When drivers horn in on your lane
Riding through a Third World country in a hired car, P.J. O'Rourke's driver suddenly stopped the vehicle and announced they could go no farther. The celebrated war correspondent and humor writer asked why.
"The horn is broken," the driver explained.
It was no joke. Driving in that crowded, backward country where the rules of the road were largely hypothetical, a car's horn was as important as the gas pedal or the brake.
Lately, I've been feeling the same way about Honolulu. I never used to use my horn, other than as a friendly wake-up call to the driver ahead of me at a stoplight who chose to take a little nap at the intersection.
Now I seem to use the horn every time I am on the road. The main reason is that so many Hawaii drivers have decided that the side of the road they want to drive on isn't the right side or left side, but YOUR side. Generally on turns, but not necessarily, you find yourself facing an oncoming vehicle whose pilot seems to think the road's center line should line up with the center of his car. And so honking your horn to rouse these knuckleheads from their torpor becomes mandatory.
I wondered for a while why everyone from soccer moms to geriatric cases suddenly wants to play chicken. The answer is that the road simply isn't big enough for both of us. It used to be, before everyone got SUVs the size of M-1 tanks. Now drivers feel compelled to encroach on your lane with entirely no regard to your opinion on the matter. And since I drive a small, little pickup truck, the offending behemoth vehicles could crush me like a small, little pickup truck. It's like island roadways have become the location of an exciting new movie sequel: "Mad Maximum Overdrive Meets Smokey and the Bandit Road Warrior in Hazzard County."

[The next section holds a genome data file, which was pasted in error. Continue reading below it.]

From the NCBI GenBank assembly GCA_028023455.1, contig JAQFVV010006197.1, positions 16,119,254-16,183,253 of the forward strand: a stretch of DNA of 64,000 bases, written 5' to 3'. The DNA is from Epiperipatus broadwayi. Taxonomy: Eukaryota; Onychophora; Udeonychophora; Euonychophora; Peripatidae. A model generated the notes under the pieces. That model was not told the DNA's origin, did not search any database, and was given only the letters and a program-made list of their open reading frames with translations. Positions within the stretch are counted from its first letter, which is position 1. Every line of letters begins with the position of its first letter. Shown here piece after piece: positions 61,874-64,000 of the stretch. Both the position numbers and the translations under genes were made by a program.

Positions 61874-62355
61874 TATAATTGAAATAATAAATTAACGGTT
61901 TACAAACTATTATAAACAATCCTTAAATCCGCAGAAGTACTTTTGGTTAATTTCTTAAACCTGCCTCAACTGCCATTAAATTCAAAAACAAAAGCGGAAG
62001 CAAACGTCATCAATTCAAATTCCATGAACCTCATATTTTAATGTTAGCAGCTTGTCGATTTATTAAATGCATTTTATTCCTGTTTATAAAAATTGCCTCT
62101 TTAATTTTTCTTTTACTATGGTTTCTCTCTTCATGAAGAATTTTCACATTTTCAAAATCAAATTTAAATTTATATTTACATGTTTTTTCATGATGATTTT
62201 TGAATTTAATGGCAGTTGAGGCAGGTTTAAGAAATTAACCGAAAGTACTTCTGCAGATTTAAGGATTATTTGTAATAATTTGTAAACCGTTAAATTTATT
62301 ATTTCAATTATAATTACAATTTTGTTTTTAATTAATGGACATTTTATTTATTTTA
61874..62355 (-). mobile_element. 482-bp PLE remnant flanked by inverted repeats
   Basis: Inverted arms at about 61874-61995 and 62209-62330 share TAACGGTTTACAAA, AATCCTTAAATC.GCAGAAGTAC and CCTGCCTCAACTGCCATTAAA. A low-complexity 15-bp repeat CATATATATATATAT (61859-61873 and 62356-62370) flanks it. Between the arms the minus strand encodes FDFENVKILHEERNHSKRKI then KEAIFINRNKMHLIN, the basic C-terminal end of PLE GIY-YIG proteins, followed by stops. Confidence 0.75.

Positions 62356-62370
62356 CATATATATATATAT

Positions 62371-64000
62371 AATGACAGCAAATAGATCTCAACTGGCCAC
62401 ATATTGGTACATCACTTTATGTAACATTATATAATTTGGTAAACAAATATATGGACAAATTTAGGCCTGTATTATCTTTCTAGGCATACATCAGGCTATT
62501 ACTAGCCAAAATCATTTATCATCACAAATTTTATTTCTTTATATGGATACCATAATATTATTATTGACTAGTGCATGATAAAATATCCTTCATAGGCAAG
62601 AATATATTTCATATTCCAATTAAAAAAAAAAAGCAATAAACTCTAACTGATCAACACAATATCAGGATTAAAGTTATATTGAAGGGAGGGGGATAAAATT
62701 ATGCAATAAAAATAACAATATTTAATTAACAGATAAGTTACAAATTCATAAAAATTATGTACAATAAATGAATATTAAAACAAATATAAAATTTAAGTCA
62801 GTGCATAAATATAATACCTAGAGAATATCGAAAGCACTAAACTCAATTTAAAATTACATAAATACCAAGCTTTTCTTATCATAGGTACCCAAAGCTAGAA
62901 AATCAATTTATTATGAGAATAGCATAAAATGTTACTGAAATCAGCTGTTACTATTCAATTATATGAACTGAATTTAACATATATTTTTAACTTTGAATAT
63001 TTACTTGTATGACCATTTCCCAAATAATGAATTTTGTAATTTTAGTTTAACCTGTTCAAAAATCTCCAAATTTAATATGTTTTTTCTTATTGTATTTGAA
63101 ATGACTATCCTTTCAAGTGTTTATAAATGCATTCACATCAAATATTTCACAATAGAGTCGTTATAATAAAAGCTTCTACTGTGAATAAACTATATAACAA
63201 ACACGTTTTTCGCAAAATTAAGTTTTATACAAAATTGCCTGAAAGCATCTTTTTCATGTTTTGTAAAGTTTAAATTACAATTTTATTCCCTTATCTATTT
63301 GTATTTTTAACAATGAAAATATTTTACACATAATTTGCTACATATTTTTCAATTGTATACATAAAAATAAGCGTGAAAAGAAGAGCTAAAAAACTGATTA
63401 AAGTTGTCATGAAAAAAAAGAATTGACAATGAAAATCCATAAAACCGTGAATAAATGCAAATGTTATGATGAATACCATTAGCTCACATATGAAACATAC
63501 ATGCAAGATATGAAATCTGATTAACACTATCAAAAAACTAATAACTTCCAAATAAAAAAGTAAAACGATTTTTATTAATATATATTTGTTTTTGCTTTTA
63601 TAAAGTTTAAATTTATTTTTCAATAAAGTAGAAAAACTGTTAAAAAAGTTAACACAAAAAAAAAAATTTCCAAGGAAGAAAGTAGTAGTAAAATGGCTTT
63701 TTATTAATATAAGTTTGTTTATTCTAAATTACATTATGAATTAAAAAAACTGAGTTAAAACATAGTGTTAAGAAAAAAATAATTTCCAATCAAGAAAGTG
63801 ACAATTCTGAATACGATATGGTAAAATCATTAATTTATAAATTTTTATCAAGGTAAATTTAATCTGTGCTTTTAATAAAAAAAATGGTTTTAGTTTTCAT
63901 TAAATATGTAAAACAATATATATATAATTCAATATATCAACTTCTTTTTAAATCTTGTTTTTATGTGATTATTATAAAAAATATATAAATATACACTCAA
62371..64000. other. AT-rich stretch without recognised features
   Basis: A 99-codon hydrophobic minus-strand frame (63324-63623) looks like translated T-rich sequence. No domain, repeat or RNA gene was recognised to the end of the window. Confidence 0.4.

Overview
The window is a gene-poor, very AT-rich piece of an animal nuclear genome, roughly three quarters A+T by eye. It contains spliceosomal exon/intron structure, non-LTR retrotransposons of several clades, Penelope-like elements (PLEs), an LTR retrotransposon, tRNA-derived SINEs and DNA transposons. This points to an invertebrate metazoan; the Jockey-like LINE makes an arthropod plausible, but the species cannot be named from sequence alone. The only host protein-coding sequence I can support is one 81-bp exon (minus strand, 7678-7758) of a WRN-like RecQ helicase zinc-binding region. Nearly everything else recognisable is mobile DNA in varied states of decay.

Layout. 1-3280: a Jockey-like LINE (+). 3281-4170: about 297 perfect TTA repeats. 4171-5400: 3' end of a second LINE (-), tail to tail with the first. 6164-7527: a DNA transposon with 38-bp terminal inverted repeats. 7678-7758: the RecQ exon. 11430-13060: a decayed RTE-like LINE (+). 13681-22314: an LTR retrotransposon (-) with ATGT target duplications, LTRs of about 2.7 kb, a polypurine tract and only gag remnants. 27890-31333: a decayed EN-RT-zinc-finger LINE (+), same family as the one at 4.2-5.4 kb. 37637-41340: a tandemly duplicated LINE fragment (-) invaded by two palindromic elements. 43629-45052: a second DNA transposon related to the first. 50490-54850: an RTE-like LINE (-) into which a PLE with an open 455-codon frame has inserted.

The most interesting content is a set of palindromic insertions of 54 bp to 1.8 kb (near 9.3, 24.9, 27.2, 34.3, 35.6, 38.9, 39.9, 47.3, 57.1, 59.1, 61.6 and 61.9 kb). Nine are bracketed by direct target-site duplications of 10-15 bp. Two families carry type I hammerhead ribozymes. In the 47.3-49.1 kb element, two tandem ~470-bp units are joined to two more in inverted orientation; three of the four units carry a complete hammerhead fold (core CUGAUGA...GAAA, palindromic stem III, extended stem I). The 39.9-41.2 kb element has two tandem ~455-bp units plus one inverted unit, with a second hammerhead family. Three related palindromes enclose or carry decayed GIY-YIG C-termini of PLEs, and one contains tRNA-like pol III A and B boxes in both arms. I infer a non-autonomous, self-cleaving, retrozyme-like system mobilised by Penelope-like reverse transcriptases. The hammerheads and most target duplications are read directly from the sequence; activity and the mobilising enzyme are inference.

And so I find myself using my horn the way the Starship Enterprise uses photon torpedoes. I blast away at oncoming hostile craft until they concede enough pavement to allow me to slip by without wiping more than a few of my neighbors' mailboxes. I start off with short staccato bursts at the incoming missile and then increase the frequency until I am leaning on the horn with my whole body, waving my hands wildly in the air until the person at the wheel ahead puts down his plate lunch or copy of "War and Peace" and decides to engage in the bothersome act of actually driving his automobile once again.
Operating a moving vehicle is an auxiliary concern for these people. Their main employment is discussing that night's dinner menu with their spouse on a cell phone. And to do that effectively, they need room. A lot of room. They need your side of the road. They are conducting important business. If your life were as important as theirs, you'd have a bigger car. And that's why they get so mad at you when they finally notice you honking your horn like a maniac. How dare you honk! Where do you think you are, Bangladesh?
Buy Charles Memminger's hilarious new book, "Hey, Waiter, There's An Umbrella In My Drink!" at island book stores or online
at any book retailer. E-mail him at firstname.lastname@example.org